Titled 'In-transit' and 'Make Over', the sculptures serve as a mirror to the society by showcasing the alarming situation of road traffic
To create awareness about the importance of car pooling, artist Amarnath Sharma has created two of the largest public art sculptures on the issue in India.
Besides using the "power of art to send subliminal messages and reiterate the importance of car pooling", the installations also attempt to serve as "landmark works of art in the city and bring art to the public".
Titled "In-transit" and "Make Over", the sculptures sized 30 feet by 12 feet and 12 feet by 4 feet respectively are located in Phoenix Marketcity in India's southern city of Bengaluru.
Even though the installations focus on the grim problem of traffic jams, Sharma has made the works bright and colourful to make them interactive and appealing to the viewers.
'In-transit' serves as a mirror to the society by showcasing the alarming situation of road traffic, while also warning about the impending problems if one does not watch out. The artwork showcases a vertical wall with innumerable cars moving haphazardly creating a chaotic situation on the road.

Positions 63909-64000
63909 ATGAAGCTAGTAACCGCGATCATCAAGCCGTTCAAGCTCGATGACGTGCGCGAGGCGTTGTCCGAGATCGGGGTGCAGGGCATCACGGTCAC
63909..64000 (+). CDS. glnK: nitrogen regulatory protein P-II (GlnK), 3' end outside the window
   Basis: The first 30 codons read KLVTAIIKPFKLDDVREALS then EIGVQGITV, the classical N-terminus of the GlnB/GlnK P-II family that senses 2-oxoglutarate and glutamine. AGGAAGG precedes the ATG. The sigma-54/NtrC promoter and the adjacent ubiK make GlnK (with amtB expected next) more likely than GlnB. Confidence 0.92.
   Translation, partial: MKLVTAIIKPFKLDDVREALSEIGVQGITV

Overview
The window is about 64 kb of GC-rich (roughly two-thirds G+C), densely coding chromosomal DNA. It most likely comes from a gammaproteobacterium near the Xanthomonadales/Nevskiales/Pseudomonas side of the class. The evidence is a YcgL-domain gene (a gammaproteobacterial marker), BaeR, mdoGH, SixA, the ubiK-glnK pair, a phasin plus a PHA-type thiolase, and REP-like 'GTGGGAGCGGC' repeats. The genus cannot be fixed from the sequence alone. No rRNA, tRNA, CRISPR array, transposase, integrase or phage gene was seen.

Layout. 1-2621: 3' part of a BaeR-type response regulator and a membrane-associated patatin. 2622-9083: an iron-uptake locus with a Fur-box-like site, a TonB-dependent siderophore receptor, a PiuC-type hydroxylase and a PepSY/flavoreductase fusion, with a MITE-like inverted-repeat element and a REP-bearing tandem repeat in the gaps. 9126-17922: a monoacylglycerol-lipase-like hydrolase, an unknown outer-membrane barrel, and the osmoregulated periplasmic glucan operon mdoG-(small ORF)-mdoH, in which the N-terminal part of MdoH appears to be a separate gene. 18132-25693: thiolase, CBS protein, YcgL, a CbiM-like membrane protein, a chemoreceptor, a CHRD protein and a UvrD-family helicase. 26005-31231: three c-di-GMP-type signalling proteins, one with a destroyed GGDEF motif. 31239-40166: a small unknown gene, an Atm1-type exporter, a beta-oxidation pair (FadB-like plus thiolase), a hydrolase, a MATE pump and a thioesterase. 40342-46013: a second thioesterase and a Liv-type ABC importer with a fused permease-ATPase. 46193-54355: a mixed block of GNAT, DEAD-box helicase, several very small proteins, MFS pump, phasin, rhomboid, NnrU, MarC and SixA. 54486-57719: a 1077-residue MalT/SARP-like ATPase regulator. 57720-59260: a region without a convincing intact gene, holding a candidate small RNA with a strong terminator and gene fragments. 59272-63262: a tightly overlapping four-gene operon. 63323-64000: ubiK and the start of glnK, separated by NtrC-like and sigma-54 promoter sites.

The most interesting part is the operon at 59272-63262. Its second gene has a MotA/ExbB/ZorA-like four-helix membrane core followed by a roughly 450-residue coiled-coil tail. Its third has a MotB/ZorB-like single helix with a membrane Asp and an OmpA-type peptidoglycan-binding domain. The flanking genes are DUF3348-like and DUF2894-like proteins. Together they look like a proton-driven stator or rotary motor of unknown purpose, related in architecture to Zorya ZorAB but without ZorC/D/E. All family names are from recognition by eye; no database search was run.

The other installation delves into the "concept of jam versus freedom" by showcasing jammed road going upwards at an angle ending abruptly.
"It urges us to take necessary action today. Our uncertain future is waiting for us at the end of the road. Cars are falling from the top of the road and getting converted into scrap pieces," says Gajendra Singh Rathore, Centre Director, Phoenix Marketcity.
Rathore has also curated the two art installations.
"We try to create awareness on various social causes and environmental sustainability initiatives for our patrons. We believe in promoting causes which require immediate attention and have always favoured the artistic route to do so," he says.
According to the local police authorities traffic jams not only add to public menace but also degrade the environment.
"Traffic jams are a common scenario in Bengaluru and other metros as well. Along with being inconvenient to the public, frequent traffic jams also cause huge dents in our pockets and on the environment.
"Carpooling is one of the ways in which people can benefit both as individuals and as a community as a whole. We are delighted where art is being used to send the message," says Sachin P Borpade, Assistant Commissioner of Police.